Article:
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Citizen oversight group opposes latest request for delayed oil tank inspection at Valdez tanker terminal


The Prince William Sound Regional Citizens' Advisory Council is calling on the Alaska Department of Environmental Conservation to reject the latest in a series of requests by Alyeska Pipeline Service Co. to postpone internal cleaning and inspection of one of the giant oil-storage tanks at its Valdez tanker terminal.

The citizens' council, wrote executive director Mark Swanson in a Feb. 29 letter to the state agency, "is especially concerned as it appears that APSC (Alyeska) is combining several different poorly understood and technically questionable arguments in an attempt to avoid honoring previous public commitments and also avoid accepted engineering practice."

The tank, known as Tank No. 10, is over 30 years old and can hold more than 20 million gallons of North Slope crude oil. Tank inspections are required to check for corrosion and mechanical fatigue, and to provide an opportunity to clean out sediment that builds up in tank bottoms, which can prevent proper functioning of the fire-suppression systems installed on the bottoms.

Tank 10 was last drained, cleaned, and internally inspected in 2000. It was due for another such cleaning and inspection in 2010, but the Department of Environmental Conservation on Feb. 26, 2010, granted Alyeska's request to postpone it to this year.

In recent months, however, the company has sought further delay. In its latest request, dated Jan. 31, Alyeska wants to postpone the inspection another four years, until February 2016.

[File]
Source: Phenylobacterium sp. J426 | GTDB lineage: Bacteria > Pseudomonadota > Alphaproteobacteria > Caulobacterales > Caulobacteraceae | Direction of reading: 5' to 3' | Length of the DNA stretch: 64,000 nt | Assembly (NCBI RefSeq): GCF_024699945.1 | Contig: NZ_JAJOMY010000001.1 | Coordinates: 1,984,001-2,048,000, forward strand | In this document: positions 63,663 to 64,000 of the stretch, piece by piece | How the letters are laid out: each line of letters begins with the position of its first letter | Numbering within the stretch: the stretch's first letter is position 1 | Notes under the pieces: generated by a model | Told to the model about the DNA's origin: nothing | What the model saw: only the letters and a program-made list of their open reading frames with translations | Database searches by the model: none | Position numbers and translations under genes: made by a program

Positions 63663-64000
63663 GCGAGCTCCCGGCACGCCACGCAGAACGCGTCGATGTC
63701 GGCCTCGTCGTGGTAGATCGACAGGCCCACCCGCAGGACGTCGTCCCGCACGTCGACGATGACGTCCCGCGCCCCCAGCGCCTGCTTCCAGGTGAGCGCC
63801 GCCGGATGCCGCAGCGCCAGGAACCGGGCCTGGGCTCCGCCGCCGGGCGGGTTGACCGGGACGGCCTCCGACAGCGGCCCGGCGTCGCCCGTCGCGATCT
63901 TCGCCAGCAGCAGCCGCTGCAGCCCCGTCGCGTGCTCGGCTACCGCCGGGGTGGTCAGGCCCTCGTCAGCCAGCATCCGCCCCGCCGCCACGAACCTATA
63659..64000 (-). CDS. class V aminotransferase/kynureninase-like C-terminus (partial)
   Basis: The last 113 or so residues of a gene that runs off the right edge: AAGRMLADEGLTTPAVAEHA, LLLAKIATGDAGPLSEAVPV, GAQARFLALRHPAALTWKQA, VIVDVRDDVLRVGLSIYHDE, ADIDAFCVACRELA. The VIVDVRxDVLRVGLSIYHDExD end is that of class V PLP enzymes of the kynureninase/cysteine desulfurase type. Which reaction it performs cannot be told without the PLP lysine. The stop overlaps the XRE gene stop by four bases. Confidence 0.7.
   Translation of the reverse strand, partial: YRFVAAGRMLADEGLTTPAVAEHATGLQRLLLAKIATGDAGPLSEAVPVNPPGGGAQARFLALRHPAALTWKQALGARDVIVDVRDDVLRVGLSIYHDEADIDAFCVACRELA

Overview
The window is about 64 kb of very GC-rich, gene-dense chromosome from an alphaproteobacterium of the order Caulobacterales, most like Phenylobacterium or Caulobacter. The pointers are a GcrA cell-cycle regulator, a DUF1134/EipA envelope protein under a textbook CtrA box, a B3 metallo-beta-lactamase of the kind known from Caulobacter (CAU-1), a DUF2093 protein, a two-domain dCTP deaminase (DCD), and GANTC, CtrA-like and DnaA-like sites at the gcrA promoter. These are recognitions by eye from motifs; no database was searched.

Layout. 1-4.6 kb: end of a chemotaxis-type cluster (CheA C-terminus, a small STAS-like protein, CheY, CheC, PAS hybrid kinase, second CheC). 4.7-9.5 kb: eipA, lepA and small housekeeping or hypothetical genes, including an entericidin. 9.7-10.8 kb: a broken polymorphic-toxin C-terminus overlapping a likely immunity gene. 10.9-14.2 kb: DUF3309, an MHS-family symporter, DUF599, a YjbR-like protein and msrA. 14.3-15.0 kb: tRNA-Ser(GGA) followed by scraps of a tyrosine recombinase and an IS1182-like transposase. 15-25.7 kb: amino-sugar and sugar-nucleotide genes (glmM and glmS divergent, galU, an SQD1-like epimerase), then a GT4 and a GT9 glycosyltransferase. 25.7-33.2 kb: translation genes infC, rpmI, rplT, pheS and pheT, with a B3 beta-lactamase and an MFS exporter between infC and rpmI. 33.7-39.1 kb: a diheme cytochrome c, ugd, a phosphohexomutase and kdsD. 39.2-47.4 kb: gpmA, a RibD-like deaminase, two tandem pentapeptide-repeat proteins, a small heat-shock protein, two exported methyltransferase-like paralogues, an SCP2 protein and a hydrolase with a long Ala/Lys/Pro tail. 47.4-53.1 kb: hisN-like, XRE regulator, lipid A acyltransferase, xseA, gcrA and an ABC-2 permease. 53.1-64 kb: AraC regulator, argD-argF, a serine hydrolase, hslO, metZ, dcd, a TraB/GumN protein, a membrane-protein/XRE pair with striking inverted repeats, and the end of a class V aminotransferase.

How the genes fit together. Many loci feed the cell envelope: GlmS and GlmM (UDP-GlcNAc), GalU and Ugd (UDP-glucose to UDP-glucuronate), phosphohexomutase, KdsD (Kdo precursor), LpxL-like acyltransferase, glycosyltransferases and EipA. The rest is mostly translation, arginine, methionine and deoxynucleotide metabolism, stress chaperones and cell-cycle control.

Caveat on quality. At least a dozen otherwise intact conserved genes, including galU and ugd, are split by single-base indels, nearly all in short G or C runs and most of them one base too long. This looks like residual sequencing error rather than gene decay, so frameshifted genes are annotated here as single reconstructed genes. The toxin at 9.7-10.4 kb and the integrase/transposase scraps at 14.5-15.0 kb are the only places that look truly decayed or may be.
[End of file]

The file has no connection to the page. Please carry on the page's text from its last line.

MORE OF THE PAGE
The council's letter points out several flaws and gaps in the technical arguments offered by Alyeska in support of its extension requests.

The council "is increasingly concerned with APSC’s repeated attempts to extend tank inspection schedules and their apparent efforts to overextend the regulatory discretion and good faith exercised by ADEC (the Alaska Department of Environmental Conservation) in granting the two-year extension in 2010," Swanson wrote. "If an extension of the inspection interval is granted, the citizens of the Prince William Sound communities potentially impacted by a tank failure are expected to assume the majority of the risks taken at the terminal."

Besides going to the Department of Environmental Conservation, the council's letter also went to Alyeska and to the federal Bureau of Land Management, which shares jurisdiction over the terminal with the state.

• Alyeska's Jan. 31 request for the inspection delay,  • The council's Feb. 29 letter opposing the delay;
along with additional supporting documents, are available at the following link:

The council has also objected to postponement of the cleaning and inspection of another tank at the Valdez terminal, Tank No. 5. Materials relating to that issue are available at the following link:

The Prince William Sound Regional Citizens' Advisory Council, with offices in Anchorage and Valdez, is an independent non-profit corporation whose mission is to promote environmentally safe operation of the Valdez Marine Terminal and the oil tankers that use it.  The council's work is guided by the Oil Pollution Act of 1990, and its contract with Alyeska Pipeline Service Company.  The council's 19 member organizations are communities in the region affected by the 1989 Exxon Valdez oil spill, as well as aquaculture, commercial fishing, environmental, Native, recreation, and tourism groups.

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